Posted on January 19, 2020 at 8:00 AM by Sadye Scott-Hainchek
Here are the literary birthdays to celebrate over the week of January 19, 2020:
Edgar Allan Poe (January 19, 1809): Poe’s widespread fame comes from his spooky short stories (like “The Tell-Tale Heart” and “The Pit and the Pendulum”) and poems including “The Raven” and “Annabel Lee,” but he also wrote what’s considered the first modern detective story — “The Murders in the Rue Morgue.”
Patricia Highsmith (January 19, 1921): Highsmith is most closely associated with The Talented Mr. Ripley and its sequels, though she wrote other hit novels that also became movies: Strangers on a Train and The Price of Salt (known as Carol since 1990).
Edwidge Danticat (January 19, 1969): Danticat’s most recent work, Everything Inside, currently up for an National Book Critics Circle Award, is one of her many awards to receive critical fame — others include Krik? Krak!, Brother, I'm Dying, and Breath, Eyes, Memory.
Francis Bacon (January 22, 1561): Bacon’s writings broke a long drought in English philosophy; influential works include The Advancement of Learning, Novum Organum (which presented a scientific method), and De Sapientia Veterum (The Wisdom of the Ancients).
Lord Byron (January 22, 1788): Byron first caught attention for a satirical poet response to criticism of his first work; poetry including Childe Harold’s Pilgrimage, Beppo, and Don Juan — in addition to his love affairs — cemented his fame.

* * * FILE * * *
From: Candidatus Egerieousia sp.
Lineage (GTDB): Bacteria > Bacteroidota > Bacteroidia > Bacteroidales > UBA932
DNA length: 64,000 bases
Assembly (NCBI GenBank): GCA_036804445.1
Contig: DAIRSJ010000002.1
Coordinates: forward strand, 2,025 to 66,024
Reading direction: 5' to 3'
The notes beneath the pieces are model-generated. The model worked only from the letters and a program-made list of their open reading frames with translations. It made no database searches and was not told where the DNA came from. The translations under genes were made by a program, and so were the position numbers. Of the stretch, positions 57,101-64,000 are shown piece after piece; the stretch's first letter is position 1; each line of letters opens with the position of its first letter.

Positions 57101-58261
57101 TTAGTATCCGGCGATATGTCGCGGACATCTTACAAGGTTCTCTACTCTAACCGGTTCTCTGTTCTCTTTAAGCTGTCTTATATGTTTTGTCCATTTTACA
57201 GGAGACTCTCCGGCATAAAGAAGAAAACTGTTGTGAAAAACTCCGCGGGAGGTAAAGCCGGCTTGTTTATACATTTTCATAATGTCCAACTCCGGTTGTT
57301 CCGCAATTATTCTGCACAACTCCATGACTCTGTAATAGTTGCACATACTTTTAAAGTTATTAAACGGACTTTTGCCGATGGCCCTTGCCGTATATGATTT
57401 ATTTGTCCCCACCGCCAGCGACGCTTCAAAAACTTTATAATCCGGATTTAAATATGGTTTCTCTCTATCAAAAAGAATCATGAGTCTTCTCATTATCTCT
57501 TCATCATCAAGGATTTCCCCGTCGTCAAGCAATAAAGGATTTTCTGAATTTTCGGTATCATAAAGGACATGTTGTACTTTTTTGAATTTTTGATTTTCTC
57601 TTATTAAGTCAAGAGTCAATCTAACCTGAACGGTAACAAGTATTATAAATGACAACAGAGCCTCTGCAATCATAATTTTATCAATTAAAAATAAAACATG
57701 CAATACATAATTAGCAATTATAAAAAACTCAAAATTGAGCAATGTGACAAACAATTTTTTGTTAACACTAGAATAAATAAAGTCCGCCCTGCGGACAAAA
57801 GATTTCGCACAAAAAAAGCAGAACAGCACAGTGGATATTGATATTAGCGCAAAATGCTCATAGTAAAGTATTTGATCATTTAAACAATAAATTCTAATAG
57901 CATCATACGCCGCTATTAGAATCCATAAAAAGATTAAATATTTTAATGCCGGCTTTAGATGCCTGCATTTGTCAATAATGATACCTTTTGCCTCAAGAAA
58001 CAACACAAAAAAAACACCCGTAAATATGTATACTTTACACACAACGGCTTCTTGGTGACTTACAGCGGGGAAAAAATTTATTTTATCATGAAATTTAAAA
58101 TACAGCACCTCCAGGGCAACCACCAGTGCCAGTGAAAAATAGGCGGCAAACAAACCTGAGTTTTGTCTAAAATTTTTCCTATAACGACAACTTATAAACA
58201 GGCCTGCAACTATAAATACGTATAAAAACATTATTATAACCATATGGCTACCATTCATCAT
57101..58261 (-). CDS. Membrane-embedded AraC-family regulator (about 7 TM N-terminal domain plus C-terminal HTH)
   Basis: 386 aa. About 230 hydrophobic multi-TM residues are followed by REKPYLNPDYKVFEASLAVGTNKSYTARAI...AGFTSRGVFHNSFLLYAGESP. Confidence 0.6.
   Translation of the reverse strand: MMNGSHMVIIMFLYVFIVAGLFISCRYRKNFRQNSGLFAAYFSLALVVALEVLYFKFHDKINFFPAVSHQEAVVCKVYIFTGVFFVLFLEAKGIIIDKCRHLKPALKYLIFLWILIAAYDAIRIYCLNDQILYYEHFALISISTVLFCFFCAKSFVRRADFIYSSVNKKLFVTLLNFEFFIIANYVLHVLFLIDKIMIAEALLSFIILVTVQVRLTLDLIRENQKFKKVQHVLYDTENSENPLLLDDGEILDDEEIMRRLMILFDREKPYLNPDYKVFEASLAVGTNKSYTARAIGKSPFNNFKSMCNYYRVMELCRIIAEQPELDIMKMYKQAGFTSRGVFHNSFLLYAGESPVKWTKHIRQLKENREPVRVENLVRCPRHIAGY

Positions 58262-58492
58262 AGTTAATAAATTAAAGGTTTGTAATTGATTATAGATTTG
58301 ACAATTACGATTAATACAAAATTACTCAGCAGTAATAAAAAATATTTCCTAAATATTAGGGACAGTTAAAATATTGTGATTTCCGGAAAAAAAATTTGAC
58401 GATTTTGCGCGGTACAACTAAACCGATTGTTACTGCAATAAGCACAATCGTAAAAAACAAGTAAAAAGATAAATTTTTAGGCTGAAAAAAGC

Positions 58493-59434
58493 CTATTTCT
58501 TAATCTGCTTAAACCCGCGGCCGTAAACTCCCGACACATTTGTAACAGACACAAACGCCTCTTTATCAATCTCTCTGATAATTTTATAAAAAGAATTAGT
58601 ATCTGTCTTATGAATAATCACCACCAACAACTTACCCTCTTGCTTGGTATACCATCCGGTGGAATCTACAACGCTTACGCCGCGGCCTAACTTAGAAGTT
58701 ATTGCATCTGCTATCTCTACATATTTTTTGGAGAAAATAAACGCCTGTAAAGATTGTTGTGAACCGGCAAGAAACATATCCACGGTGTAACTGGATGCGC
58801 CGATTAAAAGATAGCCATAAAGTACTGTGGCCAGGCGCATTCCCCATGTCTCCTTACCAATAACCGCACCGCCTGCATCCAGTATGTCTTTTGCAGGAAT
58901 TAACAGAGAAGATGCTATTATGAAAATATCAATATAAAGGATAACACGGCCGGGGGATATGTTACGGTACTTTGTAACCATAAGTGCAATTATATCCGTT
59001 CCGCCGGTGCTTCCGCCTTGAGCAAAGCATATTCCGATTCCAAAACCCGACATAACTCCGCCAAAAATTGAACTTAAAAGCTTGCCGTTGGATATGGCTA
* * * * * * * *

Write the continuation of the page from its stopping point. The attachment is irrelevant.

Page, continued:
Edith Wharton (January 24, 1862): Wharton published over fifty books, most notably The House of Mirth, Ethan Frome, and The Age of Innocence (which won a Pulitzer Prize).
Robert Burns (January 25, 1759): Burns, considered Scotland’s national poet, remains celebrated for his poems (“To a Mouse,” “An Address to the Deil,” and “Tam o’ Shanter”) and his songs (“Auld Lang Syne,” “I’m O’er Young to Marry Yet,” and “Green Grow the Rashes, O”).
Virginia Woolf (January 25, 1882): Woolf is as beloved for her novels, like Mrs. Dalloway and To the Lighthouse, as she is for her nonfiction writing, particularly A Room of One’s Own.
Gloria Naylor (January 25, 1950): Naylor won the National Book Award for The Women of Brewster Place, which also became a movie starring Oprah Winfrey; her other well-known novels include Linden Hills, Mama Day, and Bailey’s Cafe.
Birthdays sourced from Calendar of Literary Facts; biographical information sourced from Encyclopedia Britannica, the National Book Foundation, and author websites. Did we miss someone? Email and let us know!
Categories: Today in Books